Isaac Dobrinsky was seven years old when his father, who was a religious man, died. After studying in a Talmudic school, he moved to Kiev for six years, where he began to model figures in clay. Afterwards, he studied at the Sabatovski art school while working for a tin-can maker. Dobrinsky arrived in Paris in 1912 and was welcomed warmly by the sculptor Marek Szwarc. He settled at La Ruche and shared his studio with Chaim Soutine. A year after he arrived in France, Dobrinksy fell ill and abandoned sculpture for painting.
In 1914, Dobrinsky joined the French Foreign Legion, but was quickly exempted for medical reasons. He returned to Paris and studied at the Académie Colarossi and met Vera Kremer, who he married in 1926 (her father Arkadi Kremer was one of the founders of the Bund). After living at La Ruche for 27 years, Dobrinsky moved to rue d’Odessa in 1934. In 1942, he left Paris for Bergerac, where he found refuge and met Hersch Fenster and his family. He returned to Paris after the Liberation. In 1948, Serge and Rachel Pludermacher set up Champsfleur in Maisons-Laffitte, a home for around 200 children orphaned by the Nazis. Serge Pludermacher called Dobrinsky and asked him to paint the portrait of the children.
Capitale des arts, le Paris des années 1905-1939 attire les artistes du monde entier. De cette période de foisonnement, un terme est resté, celui d'Ecole de Paris, qui recouvre une grande diversité d'expression artistique. Dans ce brassage dont Montparnasse est le creuset, un groupe se distingue : celui des artistes juifs venus de Russie, de Pologne et d'Europe centrale. Si leurs styles sont variés, un destin commun les rassemble : ils fuient l'antisémitisme de leur pays d'origine. Certains ont connu la célébrité dès les années 1920, tels Soutine, Lipchitz ou Chagall. D'autres n'ont pas eu le temps ou la chance d'y accéder. Près de la moitié a péri dans les camps de concentration nazis.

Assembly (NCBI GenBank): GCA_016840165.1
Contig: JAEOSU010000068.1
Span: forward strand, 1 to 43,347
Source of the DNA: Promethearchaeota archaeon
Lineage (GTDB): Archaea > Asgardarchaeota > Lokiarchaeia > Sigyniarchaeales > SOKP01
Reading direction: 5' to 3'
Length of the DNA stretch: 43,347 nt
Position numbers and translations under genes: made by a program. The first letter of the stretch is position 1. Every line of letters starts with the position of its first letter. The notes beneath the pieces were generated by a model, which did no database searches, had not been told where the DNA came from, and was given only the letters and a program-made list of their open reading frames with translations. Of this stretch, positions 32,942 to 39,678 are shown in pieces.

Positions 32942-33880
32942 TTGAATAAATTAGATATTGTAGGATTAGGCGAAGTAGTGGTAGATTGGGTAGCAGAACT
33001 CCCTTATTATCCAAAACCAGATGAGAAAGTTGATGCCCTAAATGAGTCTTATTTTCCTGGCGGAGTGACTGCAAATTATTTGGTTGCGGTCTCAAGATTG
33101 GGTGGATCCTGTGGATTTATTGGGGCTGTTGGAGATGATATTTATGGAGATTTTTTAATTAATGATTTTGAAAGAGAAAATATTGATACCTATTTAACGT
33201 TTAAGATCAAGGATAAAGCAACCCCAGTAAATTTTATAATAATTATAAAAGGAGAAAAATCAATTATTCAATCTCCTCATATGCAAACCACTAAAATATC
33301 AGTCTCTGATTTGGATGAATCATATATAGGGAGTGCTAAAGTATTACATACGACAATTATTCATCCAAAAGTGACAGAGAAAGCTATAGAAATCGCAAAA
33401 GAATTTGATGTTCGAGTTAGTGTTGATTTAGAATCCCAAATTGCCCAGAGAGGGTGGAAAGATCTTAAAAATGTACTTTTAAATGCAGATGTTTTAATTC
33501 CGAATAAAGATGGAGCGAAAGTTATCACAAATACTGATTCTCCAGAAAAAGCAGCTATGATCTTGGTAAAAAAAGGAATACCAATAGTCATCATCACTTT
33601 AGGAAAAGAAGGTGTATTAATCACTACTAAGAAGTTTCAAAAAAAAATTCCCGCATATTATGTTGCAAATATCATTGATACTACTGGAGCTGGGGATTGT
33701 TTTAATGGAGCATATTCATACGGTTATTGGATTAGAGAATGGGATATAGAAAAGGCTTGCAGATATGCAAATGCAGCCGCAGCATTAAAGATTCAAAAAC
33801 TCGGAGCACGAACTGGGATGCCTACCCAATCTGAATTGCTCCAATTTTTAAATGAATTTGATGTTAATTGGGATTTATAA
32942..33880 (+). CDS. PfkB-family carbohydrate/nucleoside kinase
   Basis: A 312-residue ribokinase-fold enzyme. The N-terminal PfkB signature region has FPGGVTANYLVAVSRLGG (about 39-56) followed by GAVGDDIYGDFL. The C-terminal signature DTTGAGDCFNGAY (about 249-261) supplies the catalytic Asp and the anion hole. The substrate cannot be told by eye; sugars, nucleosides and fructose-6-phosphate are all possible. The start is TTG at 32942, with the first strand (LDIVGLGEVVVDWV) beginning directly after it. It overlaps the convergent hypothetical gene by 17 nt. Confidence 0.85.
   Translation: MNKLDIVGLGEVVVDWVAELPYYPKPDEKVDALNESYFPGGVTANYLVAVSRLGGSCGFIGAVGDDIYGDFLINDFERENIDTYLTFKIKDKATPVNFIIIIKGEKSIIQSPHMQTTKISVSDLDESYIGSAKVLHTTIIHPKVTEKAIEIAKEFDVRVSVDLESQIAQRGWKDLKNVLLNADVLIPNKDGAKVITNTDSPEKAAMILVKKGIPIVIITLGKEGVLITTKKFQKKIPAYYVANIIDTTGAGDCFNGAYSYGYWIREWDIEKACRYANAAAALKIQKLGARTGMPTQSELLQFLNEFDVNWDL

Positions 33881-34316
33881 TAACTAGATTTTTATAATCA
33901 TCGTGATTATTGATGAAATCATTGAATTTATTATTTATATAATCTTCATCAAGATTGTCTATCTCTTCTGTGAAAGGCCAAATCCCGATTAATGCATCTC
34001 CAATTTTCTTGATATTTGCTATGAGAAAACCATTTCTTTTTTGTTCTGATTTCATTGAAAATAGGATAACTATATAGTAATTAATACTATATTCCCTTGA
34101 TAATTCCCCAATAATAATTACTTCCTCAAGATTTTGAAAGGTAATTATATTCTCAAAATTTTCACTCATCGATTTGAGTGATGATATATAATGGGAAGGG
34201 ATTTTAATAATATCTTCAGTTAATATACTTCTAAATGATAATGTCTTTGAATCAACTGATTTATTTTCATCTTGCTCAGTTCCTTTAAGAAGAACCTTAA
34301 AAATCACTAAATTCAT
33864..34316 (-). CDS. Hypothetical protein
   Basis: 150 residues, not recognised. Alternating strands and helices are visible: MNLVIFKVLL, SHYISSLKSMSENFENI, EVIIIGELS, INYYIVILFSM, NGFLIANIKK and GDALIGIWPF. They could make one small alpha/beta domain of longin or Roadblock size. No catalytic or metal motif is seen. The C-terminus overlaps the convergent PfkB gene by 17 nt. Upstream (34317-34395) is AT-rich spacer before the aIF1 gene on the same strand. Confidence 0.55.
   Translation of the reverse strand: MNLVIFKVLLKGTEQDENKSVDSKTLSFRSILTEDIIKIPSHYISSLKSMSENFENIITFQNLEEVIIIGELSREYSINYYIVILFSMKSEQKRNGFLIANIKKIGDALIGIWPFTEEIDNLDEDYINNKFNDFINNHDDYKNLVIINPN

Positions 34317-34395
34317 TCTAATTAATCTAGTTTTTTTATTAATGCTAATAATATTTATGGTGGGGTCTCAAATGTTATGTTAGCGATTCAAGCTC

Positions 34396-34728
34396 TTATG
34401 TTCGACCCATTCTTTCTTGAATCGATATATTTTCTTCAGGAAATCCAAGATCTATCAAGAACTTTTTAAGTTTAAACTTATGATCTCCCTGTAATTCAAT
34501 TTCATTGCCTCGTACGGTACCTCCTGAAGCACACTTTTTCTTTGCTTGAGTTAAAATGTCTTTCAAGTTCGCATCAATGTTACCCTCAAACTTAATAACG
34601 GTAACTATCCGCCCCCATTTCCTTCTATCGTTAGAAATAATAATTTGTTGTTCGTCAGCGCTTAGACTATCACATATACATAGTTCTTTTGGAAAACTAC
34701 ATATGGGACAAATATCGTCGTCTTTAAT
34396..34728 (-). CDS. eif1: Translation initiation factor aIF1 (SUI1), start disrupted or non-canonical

From 1905 to 1939, Paris attracted artists from all over the globe as the capital of the art world. This period of artistic proliferation became known as the School of Paris, and includes a great diversity of artistic expression. Within the teeming art world centred on Montparnasse, one group set itself apart: Jewish artists from Russia, Poland, and Central Europe. Although their styles were diverse, they shared the common fate of fleeing anti-Semitic persecutions in their home countries. Some became famous in the 1920s, such as Soutine, Lipchitz, and Chagall, while others did not have the time or the luck to gain renown. Nearly half of these artists died in Nazi concentration camps.